certainly wasn’t a robust kind of DVD tutorial market of DVDs for sale. So I had
to go and track down friends who knew about the potato gun because while I’d
seen it demonstrated, I didn’t know how to build it, and I had to do it the
old-fashioned way. I had to call friends and say, “Hey, who’s built a potato
gun?” And then I had to go to the dad, and the dad would tell me how to do it.
And that is the normal process in life. On the other hand, these days you could
look up potato gun on, and you’d
have an answer and not have to go ask the dad, I

ANDELMAN: Eric Smith in the web chat has a
question: “With the advent of so many video-centric web sites, both
entertainment and now how-to sites, how do you plan on marketing your site so
that it stands out from the crowd?”

CHAO: Eric, that’s a
very good question. It’s kind of the challenge in the next year for

ANDELMAN: Well, your first answer, of course, is
“I’m going to go on Mr. Media and have a live

CHAO: That is absolutely correct! There’s
no way to get around the fact that the best publicity and the best marketing is
actually non-paid marketing. It just has the most integrity to it. It’s the
fastest. It’s the most credible. It’s your default choice. Even if you had a
billion dollars, you wouldn’t say, “I want to spend a billion dollars.” You want
to say, “I want to create a really good product that people pass around, that
people want to write about.”

So to answer your question, Eric, the first
stop is to be able to get to the chatter class, which are people like Bob or
The New York Times or BoingBoing
or whatever it is, the people who control the media. And now the great thing is
the media is more diffused. It’s not just The New York Times and The
Wall Street Journal
. There’s a number of influential people out there like
BoingBoing, like Mr. Media, etc.,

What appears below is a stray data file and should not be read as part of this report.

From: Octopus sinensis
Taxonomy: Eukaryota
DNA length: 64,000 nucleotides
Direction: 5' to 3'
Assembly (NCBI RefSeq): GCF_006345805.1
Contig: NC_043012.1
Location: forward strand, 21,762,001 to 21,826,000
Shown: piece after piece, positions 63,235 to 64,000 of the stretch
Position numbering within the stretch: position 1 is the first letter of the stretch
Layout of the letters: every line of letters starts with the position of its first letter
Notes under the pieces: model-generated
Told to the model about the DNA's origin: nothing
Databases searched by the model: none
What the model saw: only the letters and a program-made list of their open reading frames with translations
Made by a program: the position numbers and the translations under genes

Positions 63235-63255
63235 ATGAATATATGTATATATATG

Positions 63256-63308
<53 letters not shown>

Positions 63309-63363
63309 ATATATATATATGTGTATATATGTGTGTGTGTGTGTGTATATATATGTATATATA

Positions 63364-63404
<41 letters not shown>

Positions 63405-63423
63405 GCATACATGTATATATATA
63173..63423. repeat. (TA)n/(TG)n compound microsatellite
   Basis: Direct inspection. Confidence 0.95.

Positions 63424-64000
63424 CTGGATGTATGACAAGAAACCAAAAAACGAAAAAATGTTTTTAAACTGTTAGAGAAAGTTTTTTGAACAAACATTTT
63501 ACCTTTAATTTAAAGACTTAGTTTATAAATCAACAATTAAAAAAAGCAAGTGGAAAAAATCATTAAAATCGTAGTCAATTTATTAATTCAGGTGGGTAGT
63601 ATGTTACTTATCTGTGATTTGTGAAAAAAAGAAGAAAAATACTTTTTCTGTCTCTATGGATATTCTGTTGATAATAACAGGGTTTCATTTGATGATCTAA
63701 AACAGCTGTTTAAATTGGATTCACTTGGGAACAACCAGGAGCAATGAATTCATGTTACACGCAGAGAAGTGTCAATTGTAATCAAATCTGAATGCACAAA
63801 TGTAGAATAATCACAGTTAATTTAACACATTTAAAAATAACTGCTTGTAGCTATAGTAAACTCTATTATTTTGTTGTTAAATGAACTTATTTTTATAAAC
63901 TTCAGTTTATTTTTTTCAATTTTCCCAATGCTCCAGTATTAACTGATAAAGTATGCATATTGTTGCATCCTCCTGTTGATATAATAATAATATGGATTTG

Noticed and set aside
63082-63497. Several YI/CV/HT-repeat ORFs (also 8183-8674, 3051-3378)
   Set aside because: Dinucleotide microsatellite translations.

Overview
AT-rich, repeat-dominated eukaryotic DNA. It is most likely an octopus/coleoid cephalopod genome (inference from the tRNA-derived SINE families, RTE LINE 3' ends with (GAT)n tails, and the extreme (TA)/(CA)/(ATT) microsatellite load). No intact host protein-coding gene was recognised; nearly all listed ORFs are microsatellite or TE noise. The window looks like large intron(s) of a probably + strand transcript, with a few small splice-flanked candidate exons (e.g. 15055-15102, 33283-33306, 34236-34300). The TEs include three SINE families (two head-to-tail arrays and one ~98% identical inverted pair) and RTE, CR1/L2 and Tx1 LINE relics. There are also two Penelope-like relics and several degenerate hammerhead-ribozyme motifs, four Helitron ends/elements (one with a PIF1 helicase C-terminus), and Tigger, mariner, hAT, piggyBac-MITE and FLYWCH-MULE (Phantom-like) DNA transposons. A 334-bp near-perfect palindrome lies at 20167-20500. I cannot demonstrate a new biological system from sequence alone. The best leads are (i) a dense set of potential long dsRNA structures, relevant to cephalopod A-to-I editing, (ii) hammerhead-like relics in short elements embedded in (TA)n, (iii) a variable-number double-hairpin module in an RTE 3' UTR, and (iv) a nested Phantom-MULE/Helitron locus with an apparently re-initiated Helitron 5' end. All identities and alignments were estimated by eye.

The first trick or task is really to, of course, make a good
product. And the second thing is to really work on issues of publicity and press
and spread the word that way. As an example, there was a New York Times
piece on January 31, and then that one was picked up by BoingBoing the next day,
and a press release followed. So that’s really the start of it. And then there
are all these tools. You could buy links, you can buy traffic, you can create
stunts that get publicity, you can have a very smart advisor like Todd Beck and
then he’ll help you figure it out, you can write to blogs, you can make
playlists for the person who runs Technorati. So I guess the choice, because
there’s a lot of ways that you can pay for traffic and marketing, the choice is
really to talk to the people through the different media, whether it’s blogs or
hard copy in old media, and get the word out. That’s probably the best

ANDELMAN: What’s the start-up investment
dollar-wise between you and your partners? And I know you have a venture capital
firm that’s behind you.


ANDELMAN: How much are we talking,

CHAO: Okay. Well, I won’t disclose the amount
that the venture capital firm put in only just cause I choose not to. But I will
tell you that never having previously invested in a start-up Internet site, I
thought it was really kind of interesting. Namely, we had spent approximately
$500,000 to start up the site. Now that means we had two full-time programmers
going probably for a year. We had really researched the world of how-to. Before
we opened up, we had found tens of thousands of videos on 600 to 700 different
servers. So in terms of walled gardens, we had sourced 600 to 700 walled gardens
who really had true expertise in how-to. So we had kind of done our market
research, and we really had kind of really well done our programming, our
coding, and stuff like that. This was before we had a marketing plan. This was
before we actually launched it live without password. We did launch it under our
own funds. It was before we bought all the traditional kind of things that cost
money like E & O insurance and stuff like that and heavy legal stuff that
you need to do to be properly protected.

We spent half a million dollars
to start up the business. We had not marketed. We had not done all of the things
to be entirely street legal, but the great thing about that is, while that is a
lot of money, it’s not a lot of money considering the fact that you can, if you
build a smart business model, you can scale up, and the sky’s the limit. It’s
the kind of really wonderful thing about the media, which is that if you build
it properly, your ability to scale is kind of unlimited, and the Internet is a
form of the media or certainly this particular So the answer is
probably a little bit more than it takes to open a restaurant or a dry cleaner
but less than it costs to open a brick and mortar business by a country mile.
It’s really been a fascinating process. It’s not horribly expensive to start an
Internet business, which is why there are so many competitors out there cause
the barriers to entry, at least in terms of capital, are pretty

ANDELMAN: I have to say I was stunned to hear
that you had spent $500,000, pre-launch. That’s astounding to

CHAO: Astounding a lot or